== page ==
Tortoise and the Hare
published in the San Francisco Bay Guardian
Desert!" Bill called out from behind the wheel, somewhere
in the center of the night. He and I are the only ones awake
on this desert caravan to Death Valley, the Green Tortoise's
newest adventure trip.
The fabled green and silver Tortoise had pulled out of downtown
San Francisco hours ago carrying its drivers, Bill and Pam,
and a group of 39 happy campers spanning six decades and three
continents. Although the Green Tortoise usually conjures an
image of pothead hippies, its Death Valley-bound passengers
were as diverse as two retired Texan women on leave from their
husbands and a lone Muscovite touring San Francisco in search
of good techno clubs.
The lot of us, we were told, would not only fit on this mean,
green 6-wheeler, but sleep — and sleep well. As a snooze-aid
and an ice-breaker, Bill and Pam gave us mail bomb-looking
packages to vigorously shake to a James Brown beat as we creeped
over the Bay Bridge. Homemade ice cream (real cream-pineapple
and vegan-vanilla), which Bill had learned to make from a
cooking show, was the first taste of the delicious weekend
The bus was transformed into a sleeper for our over-night
journey southeast via a process known as "The Miracle".
Overhead bunks afforded a few passengers some slight privacy,
but most of us were in the bus's back half, curled up on a
block of mattresses pushed into one big bed. Perfect strangers
a few hours ago, we spooned and wedged together into a human
puzzle of flesh.
In the morning we woke to desert unfurling past the Tortoise's
window-shells, landing at Tecopa Hot Springs to meet Daniel,
our naturalist-guide for the weekend. Our dread-locked leader
began by teaching us how to make fluffy blueberry pancakes
and cowboy coffee.
After a dip in the hot springs, the bus brought us to the
deserted badlands at Zabriskie Point for a too-short hike
into the sunset. Like old stone women, these wrinkled folds
of rock — some half the age of Earth — reveal
a geological lifetime. Ancient geothermal waters colored the
brilliant badlands coffee, caramel and rust. White-hot light
and blue shadows danced briskly on the rocks as we moved through
the valley's marbleized layers, which Daniel referred to as
"a slow-moving whirlpool in the earth's crust."
Death Valley was born about 3 million years ago, with the
earth's surface breaking up to form the alternating mountains
and valleys. As the mountains have risen, erosion has worn
them down. Although it now only receives under two inches
of rainfall a year, the valley was largely covered with water
at several points in its history. Hiking here, one can witness
these concentric circles of change, from the millions of years
of the earth's tilting and colliding plates to the daily shifting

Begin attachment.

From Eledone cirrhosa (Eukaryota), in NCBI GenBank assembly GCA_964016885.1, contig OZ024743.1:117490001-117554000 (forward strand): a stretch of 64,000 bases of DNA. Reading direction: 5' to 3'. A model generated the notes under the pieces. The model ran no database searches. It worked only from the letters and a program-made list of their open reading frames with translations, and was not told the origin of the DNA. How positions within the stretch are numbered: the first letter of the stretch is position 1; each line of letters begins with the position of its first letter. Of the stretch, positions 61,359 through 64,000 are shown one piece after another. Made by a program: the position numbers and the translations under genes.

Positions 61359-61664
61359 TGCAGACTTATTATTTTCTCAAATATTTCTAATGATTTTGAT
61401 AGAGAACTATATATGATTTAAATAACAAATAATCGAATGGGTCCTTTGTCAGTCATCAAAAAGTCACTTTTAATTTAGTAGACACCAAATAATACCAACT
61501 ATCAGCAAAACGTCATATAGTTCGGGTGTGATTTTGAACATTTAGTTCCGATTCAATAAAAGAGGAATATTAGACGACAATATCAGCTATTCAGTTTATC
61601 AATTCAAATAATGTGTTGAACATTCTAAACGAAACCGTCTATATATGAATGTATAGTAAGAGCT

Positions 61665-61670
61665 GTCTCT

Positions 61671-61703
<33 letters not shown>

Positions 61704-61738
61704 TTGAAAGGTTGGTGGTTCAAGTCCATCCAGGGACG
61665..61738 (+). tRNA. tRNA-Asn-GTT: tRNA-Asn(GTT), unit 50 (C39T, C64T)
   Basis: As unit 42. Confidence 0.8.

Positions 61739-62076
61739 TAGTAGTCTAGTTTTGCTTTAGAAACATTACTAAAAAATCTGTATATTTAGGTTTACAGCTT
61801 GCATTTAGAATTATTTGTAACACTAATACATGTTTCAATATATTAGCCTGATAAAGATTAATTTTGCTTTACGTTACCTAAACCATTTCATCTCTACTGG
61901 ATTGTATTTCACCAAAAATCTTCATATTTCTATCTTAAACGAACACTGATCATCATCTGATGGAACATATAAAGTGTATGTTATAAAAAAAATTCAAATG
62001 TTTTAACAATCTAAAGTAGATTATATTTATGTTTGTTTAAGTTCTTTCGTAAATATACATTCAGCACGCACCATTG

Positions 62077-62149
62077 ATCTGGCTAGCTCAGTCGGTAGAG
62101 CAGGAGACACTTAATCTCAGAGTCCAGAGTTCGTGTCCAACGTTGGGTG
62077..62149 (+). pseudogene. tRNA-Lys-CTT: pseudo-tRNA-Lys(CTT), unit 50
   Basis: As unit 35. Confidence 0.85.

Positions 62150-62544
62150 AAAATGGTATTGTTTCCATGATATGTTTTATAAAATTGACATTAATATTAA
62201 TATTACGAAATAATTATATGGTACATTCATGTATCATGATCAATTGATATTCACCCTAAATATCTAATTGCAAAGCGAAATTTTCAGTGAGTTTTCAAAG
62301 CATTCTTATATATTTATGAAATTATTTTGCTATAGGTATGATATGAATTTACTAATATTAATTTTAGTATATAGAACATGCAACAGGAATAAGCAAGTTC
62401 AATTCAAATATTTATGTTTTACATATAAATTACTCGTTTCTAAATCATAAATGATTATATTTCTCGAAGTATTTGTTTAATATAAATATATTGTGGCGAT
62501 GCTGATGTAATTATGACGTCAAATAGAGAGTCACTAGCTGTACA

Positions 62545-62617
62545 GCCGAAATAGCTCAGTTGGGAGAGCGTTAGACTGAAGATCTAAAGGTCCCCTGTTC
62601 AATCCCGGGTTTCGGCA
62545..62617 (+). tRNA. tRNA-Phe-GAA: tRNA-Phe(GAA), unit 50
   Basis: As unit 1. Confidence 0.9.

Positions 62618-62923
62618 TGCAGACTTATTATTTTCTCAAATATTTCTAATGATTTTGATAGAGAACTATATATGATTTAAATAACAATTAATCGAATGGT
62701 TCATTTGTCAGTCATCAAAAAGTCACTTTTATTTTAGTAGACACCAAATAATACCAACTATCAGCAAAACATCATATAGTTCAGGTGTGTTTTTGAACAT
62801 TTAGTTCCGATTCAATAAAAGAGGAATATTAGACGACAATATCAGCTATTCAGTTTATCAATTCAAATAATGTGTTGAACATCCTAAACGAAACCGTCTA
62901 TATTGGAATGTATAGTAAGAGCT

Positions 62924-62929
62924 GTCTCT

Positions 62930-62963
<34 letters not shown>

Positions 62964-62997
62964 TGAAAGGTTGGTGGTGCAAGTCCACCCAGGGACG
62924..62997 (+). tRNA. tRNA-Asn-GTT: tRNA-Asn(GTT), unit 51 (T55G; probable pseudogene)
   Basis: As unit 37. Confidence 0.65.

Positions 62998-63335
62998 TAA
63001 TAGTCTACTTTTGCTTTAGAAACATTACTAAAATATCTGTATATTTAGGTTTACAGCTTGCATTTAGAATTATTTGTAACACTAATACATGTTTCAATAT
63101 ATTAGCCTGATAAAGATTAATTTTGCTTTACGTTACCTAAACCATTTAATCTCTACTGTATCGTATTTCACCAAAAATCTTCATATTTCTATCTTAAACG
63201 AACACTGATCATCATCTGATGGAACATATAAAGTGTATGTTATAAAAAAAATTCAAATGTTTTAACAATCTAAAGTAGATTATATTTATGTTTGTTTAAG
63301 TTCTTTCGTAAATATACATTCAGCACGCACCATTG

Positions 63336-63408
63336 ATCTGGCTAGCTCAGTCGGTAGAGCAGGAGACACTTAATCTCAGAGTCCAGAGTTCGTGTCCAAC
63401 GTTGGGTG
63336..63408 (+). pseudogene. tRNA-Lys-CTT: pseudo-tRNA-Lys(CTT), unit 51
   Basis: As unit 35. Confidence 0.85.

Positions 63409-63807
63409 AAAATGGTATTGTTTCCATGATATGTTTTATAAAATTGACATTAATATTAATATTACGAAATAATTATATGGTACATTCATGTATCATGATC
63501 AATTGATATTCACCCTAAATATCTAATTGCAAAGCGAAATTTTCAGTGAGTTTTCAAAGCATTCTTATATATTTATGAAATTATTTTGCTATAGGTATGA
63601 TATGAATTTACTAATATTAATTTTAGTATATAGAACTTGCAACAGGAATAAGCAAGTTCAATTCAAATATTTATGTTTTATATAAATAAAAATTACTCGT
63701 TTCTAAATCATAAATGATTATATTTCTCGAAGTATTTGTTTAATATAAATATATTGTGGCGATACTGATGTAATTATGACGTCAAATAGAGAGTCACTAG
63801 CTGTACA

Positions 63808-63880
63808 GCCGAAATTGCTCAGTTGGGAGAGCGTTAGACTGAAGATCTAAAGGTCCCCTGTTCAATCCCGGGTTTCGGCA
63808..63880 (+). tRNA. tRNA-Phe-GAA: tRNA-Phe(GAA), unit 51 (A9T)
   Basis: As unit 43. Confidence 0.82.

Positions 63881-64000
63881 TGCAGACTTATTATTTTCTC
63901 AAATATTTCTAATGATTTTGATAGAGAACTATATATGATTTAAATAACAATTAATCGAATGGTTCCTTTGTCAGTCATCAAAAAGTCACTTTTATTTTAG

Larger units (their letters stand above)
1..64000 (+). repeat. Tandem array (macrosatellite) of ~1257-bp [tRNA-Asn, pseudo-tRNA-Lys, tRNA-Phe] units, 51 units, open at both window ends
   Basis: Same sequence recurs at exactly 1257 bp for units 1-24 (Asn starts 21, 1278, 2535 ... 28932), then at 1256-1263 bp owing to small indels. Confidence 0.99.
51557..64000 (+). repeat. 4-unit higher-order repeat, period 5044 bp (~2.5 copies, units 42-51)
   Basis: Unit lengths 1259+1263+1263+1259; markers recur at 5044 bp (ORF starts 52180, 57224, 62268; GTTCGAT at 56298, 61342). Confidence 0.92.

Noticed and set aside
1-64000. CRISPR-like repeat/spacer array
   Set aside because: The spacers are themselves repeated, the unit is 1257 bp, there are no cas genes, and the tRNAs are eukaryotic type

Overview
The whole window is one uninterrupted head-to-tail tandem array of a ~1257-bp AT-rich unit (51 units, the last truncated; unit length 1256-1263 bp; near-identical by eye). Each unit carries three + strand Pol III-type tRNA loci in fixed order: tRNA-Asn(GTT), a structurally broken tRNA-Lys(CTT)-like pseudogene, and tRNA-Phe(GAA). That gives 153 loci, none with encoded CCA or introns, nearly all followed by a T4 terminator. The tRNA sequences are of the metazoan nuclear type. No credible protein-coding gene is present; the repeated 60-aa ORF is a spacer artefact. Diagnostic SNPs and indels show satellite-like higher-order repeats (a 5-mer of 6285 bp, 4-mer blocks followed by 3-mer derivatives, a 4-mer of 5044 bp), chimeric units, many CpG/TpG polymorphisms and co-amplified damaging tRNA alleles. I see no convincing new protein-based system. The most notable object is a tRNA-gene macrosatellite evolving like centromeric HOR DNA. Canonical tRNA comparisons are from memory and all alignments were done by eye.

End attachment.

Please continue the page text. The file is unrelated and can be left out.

of shadows along the crumpled ridges.
Visiting the valley is a pilgrimage to paradox. Million-year-old
rock melds with nascent formations. In this yin-and-yang world,
days can easily top 120 degrees and nights can go well under
freezing. Its highest and lowest points, 11,049-foot Telescope
Peak and Badwater, the lowest point in the Western Hemisphere
at 282 feet below sea-level, practically face each other.
The sun went down on us too fast, unfortunately, taking Badwater
out of the day's itinerary. When we arrived at Stovepipe Wells
campground, the moon, fat, full and laughing, rose just as
quickly as the sun had ducked. Steadying his binoculars in
our hands, Daniel patiently showed us Jupiter's moons, Saturn's
rings, and a human profile hidden in the moon's craters. (The
Tortoise's Death Valley trip is only made on holiday or full-moon
weekends, when the lunar light is bright enough for midnight
races on wind-rippled sand-dunes.)
Groggy from a 5 a.m. coyote wake-up call, we fueled up with
lox and bagels for a brief morning tramp in Mosaic Canyon.
The canyon's billion-year marble walls swirled with nameless
colors. Next we drove north to Ubehebe Crater, an indentation
500 feet deep and one-half mile wide created by violent maar
volcanoes. A number of us scrambled down its soft, steep slope
in a matter of seconds, the wind pummeling our ears and our
feet sinking in the silt.
Our final and coldest camp, Eureka Dunes, awaited us. We mowed
down on Bill's pesto pasta and campfire-toasted garlic bread
before exploring the dunes. Wind has smoothed this desolate
sea of sand into pyramids, rolling contours, sleek creases
and massive bowls.
The desert is a soul mirror, a tabla rasa for the imagination
and spirit. Its clean lines and colossal distances brought
out contemplative musings, moon howling and sprightly gymnastics
in the Tortoise's ranks. We quickly abandoned the urge to
conquer and name peaks and valleys. We played. Under shooting
stars and baking sun, we jumped, tumbled, drew and slept in
The third and final day we stopped for Joshua trees, hot springs
and cafe food before Pam performed The Miracle for the long
night back to the city. Too soon, we were saying good-byes
as awkward as our introductions, like the morning after a
one-night-stand. If anything, the Tortoise is too fast.
The 3-day trip costs $140, including meals. For information,
call (800) TORTOISE.